Concentration Increase of Atmospheric Carbon Dioxide (CO₂)
- Visualizations by:
- Helen-Nicole Kostis
- Produced by:
- Mark SubbaRao
- View full credits
Using the complete record of Mauna Loa CO2 monthly mean data, the timeplot featured on this page displays the ongoing Keeling’s research and observations: the monthly average of atmospheric CO2 concentration values, which show the seasonal cycle of CO2 (jagged/wavy red line) and the seasonally-adjusted mean values (adjusted/straight red line). The jagged/wavy red line visualizes natural oscillations caused by plant growth cycles, while the adjusted/straight red line demonstrates the steady increase over time that is caused by human activities, such as the burning of fossil fuels.
To illustrate the significance of the steady increase of atmospheric CO2 since 1958 and to provide a visual understanding of the monthly average CO2 values as they are measured in parts per million (ppm):
- Monthly CO2 values are plotted on the range of [0-500] ppm over the period of March 1958 to December 2021 (present).
- The pre-industrial CO22 average of 278 ppm is marked as an orange block.
- As time passes the monthly adjusted percent increase is calculated relative to the pre-industrial CO2 value of 278ppm and is shown next to a red arrow.
In addition to highlighting the steady increase of CO2 in the Earth’s atmosphere, this timeplot underpins the historical contributions of the Keeling Curve to climate science, as it was designated a National Historic Chemical Landmark by the American Chemical Society in 2015. Continuous and precise observations across agencies and institutions are critical to help scientists and the public understand the linkages between increases in CO2 and human-caused climate change.
The rest of this webpage offers a version of the timeplot with dark background, the Keeling Curve, as of December 2021 and data sources.
- Trends in Atmospheric Carbon Dioxide by NOAA. The visualization featured on this page utilizes the complete record from the Mauna Loa CO2 monthly mean data for the period March 1958-December 2021 (accessed: January 7, 2022). Within the data record the continuous monthly average values are represented in the visualization as the jagged/wavy line that shows the seasonal cycle of CO2 and the monthly de-seasonalized mean values are represented in the visualization as the adjusted line.
Citation: Dr. Pieter Tans, NOAA/GML (gml.noaa.gov/ccgg/trends/) and Dr. Ralph Keeling, Scripps Institution of Oceanography (scrippsco2.ucsd.edu/).
Citation: Keeling, Ralph F; Keeling, Charles D. (2017). Atmospheric Monthly In Situ CO2 Data - Mauna Loa Observatory, Hawaii (Archive 2021-09-07). In Scripps CO2 Program Data. UC San Diego Library Digital Collections. https://doi.org/10.6075/J08W3BHW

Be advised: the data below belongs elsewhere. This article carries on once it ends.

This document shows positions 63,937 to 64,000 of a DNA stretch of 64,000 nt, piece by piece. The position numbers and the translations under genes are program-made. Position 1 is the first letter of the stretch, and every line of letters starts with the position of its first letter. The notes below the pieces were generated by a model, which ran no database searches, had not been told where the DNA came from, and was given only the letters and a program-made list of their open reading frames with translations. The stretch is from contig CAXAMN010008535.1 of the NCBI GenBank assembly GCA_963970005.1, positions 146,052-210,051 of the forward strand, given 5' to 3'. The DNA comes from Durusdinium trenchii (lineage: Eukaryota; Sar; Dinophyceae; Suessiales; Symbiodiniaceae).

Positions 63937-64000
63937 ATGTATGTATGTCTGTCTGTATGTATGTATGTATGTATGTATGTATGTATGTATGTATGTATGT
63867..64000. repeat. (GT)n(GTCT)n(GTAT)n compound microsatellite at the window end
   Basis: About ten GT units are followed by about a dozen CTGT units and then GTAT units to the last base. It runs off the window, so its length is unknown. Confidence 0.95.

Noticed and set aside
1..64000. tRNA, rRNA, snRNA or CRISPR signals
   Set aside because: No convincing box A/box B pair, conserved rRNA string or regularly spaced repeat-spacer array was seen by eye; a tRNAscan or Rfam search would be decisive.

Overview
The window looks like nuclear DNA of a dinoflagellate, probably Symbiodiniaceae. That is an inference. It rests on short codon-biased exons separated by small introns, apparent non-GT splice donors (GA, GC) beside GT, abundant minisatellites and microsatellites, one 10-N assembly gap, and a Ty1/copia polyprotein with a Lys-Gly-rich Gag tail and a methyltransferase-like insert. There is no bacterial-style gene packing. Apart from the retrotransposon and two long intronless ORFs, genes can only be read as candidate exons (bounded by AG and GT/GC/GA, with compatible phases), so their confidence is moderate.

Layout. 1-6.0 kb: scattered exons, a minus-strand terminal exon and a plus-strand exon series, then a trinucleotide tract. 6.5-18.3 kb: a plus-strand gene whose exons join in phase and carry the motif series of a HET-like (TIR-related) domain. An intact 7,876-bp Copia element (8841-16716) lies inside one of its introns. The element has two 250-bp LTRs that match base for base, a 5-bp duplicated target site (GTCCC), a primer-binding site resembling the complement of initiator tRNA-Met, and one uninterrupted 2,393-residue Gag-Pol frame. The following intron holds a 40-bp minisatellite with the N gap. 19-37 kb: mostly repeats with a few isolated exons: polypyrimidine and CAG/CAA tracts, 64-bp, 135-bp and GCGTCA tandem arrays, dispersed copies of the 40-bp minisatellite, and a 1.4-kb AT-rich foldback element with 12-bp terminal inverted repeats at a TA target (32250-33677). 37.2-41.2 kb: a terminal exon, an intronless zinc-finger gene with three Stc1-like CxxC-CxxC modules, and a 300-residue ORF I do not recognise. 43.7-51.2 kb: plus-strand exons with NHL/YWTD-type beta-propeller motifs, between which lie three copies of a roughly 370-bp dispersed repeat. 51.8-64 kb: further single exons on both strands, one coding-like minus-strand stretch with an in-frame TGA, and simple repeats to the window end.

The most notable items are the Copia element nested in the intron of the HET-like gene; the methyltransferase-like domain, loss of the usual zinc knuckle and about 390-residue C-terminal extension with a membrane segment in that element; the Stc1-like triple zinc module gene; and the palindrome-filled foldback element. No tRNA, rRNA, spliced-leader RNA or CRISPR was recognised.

Please give credit for this item to:
NASA's Scientific Visualization Studio
- Helen-Nicole Kostis (USRA) [Lead]
- Andrew J Christensen (SSAI)
- Mark SubbaRao (NASA/GSFC) [Lead]
- Eric Sokolowsky (GST)
- Ian Jones (ADNET)
- Laurence Schuler (ADNET)
PapersThis visualization is based on the following papers:
Keeling C.D. et al. (2005) Atmospheric CO2 and 13CO2 Exchange with the Terrestrial Biosphere and Oceans from 1978 to 2000: Observations and Carbon Cycle Implications. In: Baldwin I. et al. (eds) A History of Atmospheric CO2 and Its Effects on Plants, Animals, and Ecosystems. Ecological Studies (Analysis and Synthesis), vol 177. Springer, New York, NY. https://doi.org/10.1007/0-387-27048-5_5
C. D. Keeling, S. C. Piper, R. B. Bacastow, M. Wahlen, T. P. Whorf, M. Heimann, and H. A. Meijer, Exchanges of atmospheric CO2 and 13CO2 with the terrestrial biosphere and oceans from 1978 to 2000. I. Global aspects, SIO Reference Series, No. 01-06, Scripps Institution of Oceanography, San Diego, 88 pages, 2001. http://escholarship.org/uc/item/09v319r9
Datasets used in this visualization
Trends in Atmospheric Carbon Dioxide (A.K.A. Mauna Loa CO2 monthly mean data)
Observed Data | NOAA and Scripps
Credit: Dr. Pieter Tans, NOAA/GML (gml.noaa.gov/ccgg/trends/) and Dr. Ralph Keeling, Scripps Institution of Oceanography (scrippsco2.ucsd.edu/).
Dataset can be found at: https://gml.noaa.gov/ccgg/trends/data.htmlSee more visualizations using this data set
Note: While we identify the data sets used in these visualizations, we do not store any further details nor the data sets themselves on our site.
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